Magadog's Ska, Soul, and Roots Reggae Mashup

magadog.jpg
Magadog
Self-titled
(Moon Ska Reocrds)
myspace.com/magadogtampa

It's hard to believe Magadog has been soldiering since 1992. This band (and this album in particular) recall a time in life when going to shows with a group of friends was 100-percent fun. I'm referring to cool Sunday night shows at the now-defunct Respectable Street Café Miami Beach. I guess Lost Weekend retains some of the place's original charm.


Hailing from Tampa, Magadog takes its name from the Peter Tosh tune, "Maga Dog." Usually pegged as third wave ska, Magadog shares more with soul and roots reggae outfits like Bim Skala Bim. At the forefront of Florida's own ska scene, they keep things funny. I mean, it's not a comedy album, but you'll laugh.

Take the opener, "Monkey in the Whitehouse," released during the Clinton administration, but oh-so-very applicable during the Bush years. The band's ode to eccentric behavior, "Mad Professor," is actually one of my favorite ska songs of all time. It's got a nice beat, sweet horns, good keys. And strangely, it puts me in a good mood without the aid of alcoholic beverages or single-name strippers. The follow-up is a cool reggae cover of Van Morrison's "Brown Eyed Girl" and the largely instrumental "Panties in an Uproar."

"Smoke" starts with an audio clip of various members discussing the effects of ganja during a performance. One of them seems to feel that it was "excellent and felt really good and it went off very well. Oh wait, were some of the songs slow?" Guess how the song goes? It's jazzy and straight reggae-ish, but it would be a few notches higher on my registry if it was an instrumental.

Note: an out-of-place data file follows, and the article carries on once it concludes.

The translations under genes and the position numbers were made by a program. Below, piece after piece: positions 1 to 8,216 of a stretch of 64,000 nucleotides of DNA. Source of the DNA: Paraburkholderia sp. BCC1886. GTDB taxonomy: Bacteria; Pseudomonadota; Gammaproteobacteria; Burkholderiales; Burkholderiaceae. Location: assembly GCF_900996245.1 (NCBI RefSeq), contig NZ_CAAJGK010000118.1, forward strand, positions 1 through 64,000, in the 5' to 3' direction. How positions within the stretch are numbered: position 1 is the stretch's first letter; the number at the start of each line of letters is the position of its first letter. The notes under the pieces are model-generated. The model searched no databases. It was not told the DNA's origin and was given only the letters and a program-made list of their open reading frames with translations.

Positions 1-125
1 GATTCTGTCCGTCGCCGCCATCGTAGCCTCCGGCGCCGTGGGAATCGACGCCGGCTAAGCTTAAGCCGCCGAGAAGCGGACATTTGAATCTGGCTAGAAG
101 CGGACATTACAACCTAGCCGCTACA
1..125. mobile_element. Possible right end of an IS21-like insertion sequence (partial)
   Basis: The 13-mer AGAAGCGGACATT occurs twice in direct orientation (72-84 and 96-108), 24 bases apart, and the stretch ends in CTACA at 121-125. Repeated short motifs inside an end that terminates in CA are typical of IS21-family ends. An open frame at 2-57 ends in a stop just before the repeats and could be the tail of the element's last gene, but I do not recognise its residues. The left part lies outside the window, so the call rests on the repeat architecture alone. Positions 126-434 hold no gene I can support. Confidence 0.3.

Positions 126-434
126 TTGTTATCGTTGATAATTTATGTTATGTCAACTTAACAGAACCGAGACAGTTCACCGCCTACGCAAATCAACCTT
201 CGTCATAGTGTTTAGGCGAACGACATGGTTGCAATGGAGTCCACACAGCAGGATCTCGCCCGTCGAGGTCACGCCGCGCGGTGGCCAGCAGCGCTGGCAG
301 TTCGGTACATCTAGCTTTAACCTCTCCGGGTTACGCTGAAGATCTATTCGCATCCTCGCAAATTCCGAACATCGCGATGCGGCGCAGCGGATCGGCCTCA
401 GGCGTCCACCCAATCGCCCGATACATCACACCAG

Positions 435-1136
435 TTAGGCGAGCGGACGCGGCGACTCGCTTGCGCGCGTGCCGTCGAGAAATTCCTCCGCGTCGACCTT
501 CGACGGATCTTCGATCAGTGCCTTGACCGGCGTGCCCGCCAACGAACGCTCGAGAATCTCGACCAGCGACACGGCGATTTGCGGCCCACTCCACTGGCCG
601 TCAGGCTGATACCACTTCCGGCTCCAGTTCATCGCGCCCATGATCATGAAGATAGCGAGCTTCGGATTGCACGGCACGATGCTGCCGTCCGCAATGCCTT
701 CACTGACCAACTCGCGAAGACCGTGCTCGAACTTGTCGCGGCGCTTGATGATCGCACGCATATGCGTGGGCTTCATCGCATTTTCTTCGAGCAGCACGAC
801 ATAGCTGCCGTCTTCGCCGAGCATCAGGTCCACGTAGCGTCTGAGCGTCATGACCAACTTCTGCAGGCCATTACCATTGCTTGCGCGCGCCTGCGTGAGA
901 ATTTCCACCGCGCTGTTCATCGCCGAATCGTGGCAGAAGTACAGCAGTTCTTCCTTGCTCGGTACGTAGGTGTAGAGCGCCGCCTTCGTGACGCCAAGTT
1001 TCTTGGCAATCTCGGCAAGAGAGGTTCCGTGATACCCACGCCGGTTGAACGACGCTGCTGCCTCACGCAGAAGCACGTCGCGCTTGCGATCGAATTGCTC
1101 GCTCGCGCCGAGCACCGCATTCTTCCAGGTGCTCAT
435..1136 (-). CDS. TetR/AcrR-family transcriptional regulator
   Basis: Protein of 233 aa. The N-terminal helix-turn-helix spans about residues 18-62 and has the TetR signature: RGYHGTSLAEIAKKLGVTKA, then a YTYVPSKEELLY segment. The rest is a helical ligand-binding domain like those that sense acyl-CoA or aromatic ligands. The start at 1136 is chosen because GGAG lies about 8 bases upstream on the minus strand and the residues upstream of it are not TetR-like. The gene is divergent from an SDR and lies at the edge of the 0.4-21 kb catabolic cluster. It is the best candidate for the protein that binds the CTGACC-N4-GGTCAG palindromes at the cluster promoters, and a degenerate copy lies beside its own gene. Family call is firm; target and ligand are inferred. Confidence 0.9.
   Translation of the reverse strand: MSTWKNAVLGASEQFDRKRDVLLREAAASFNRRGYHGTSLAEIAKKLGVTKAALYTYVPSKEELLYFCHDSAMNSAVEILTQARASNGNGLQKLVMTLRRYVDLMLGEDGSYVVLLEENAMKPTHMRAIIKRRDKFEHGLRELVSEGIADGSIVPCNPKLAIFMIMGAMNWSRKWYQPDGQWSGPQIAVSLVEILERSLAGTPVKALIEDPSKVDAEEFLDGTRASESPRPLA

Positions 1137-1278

The middle of the album delivers more party-oriented tracks like "Too Much Trouble," "For the Love of Money," and "Puppet Show." Next, "Video Girl" opens with the classic clip of Rick (the Prick) from the Young Ones going wild over the discovery of a VCR machine in the common room before the song gets creepy.

I always thought these ska guys got laid pretty often. But the following track, "Mystery Girl," reveals otherwise before providing an explanation with "White Boy Ska." The closer, "Free Town," has some nice percussion and horns.

This disc was recorded at Hitmakers Studio in 1994 and was released by Moon Ska Records in 1995. Engineered by Bill Mason, the personnel on this recording were Patty Mayes (saxophone), Ed Trombakian (trombone/vocals), Christian Woodall (trumpet) , Jeff Kinsman (guitar), Dave Akright (bass/percussion), Jim Pedigo (keyboards/vocals), and Ed Lowery (vocals/percussion).

Magadog has released four more albums since this self-titled disc and still perform. And its last effort, 2009's Ybor City was released on Citrus Records.


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